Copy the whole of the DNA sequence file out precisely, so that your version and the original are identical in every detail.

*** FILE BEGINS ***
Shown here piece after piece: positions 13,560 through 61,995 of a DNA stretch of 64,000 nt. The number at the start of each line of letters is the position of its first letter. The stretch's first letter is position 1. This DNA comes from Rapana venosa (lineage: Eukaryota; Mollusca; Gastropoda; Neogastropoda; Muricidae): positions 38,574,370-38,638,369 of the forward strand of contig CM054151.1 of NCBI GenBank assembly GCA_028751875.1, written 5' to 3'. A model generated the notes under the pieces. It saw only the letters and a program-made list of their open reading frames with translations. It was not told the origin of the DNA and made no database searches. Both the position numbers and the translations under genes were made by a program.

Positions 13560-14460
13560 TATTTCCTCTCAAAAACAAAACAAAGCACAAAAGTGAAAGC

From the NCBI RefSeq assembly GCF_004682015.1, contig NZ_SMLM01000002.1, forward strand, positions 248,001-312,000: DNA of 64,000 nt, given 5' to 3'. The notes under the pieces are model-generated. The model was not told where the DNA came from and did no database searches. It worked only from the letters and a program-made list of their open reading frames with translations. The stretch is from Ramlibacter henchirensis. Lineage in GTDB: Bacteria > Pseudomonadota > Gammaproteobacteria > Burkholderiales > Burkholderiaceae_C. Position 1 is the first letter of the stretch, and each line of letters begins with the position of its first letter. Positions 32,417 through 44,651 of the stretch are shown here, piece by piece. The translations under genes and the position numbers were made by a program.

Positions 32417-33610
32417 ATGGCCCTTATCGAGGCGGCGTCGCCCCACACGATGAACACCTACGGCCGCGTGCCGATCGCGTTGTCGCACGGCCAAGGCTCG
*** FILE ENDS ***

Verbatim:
Shown here piece after piece: positions 13,560 through 61,995 of a DNA stretch of 64,000 nt. The number at the start of each line of letters is the position of its first letter. The stretch's first letter is position 1. This DNA comes from Rapana venosa (lineage: Eukaryota; Mollusca; Gastropoda; Neogastropoda; Muricidae): positions 38,574,370-38,638,369 of the forward strand of contig CM054151.1 of NCBI GenBank assembly GCA_028751875.1, written 5' to 3'. A model generated the notes under the pieces. It saw only the letters and a program-made list of their open reading frames with translations. It was not told the origin of the DNA and made no database searches. Both the position numbers and the translations under genes were made by a program.

Positions 13560-14460
13560 TATTTCCTCTCAAAAACAAAACAAAGCACAAAAGTGAAAGC

From the NCBI RefSeq assembly GCF_004682015.1, contig NZ_SMLM01000002.1, forward strand, positions 248,001-312,000: DNA of 64,000 nt, given 5' to 3'. The notes under the pieces are model-generated. The model was not told where the DNA came from and did no database searches. It worked only from the letters and a program-made list of their open reading frames with translations. The stretch is from Ramlibacter henchirensis. Lineage in GTDB: Bacteria > Pseudomonadota > Gammaproteobacteria > Burkholderiales > Burkholderiaceae_C. Position 1 is the first letter of the stretch, and each line of letters begins with the position of its first letter. Positions 32,417 through 44,651 of the stretch are shown here, piece by piece. The translations under genes and the position numbers were made by a program.

Positions 32417-33610
32417 ATGGCCCTTATCGAGGCGGCGTCGCCCCACACGATGAACACCTACGGCCGCGTGCCGATCGCGTTGTCGCACGGCCAAGGCTCG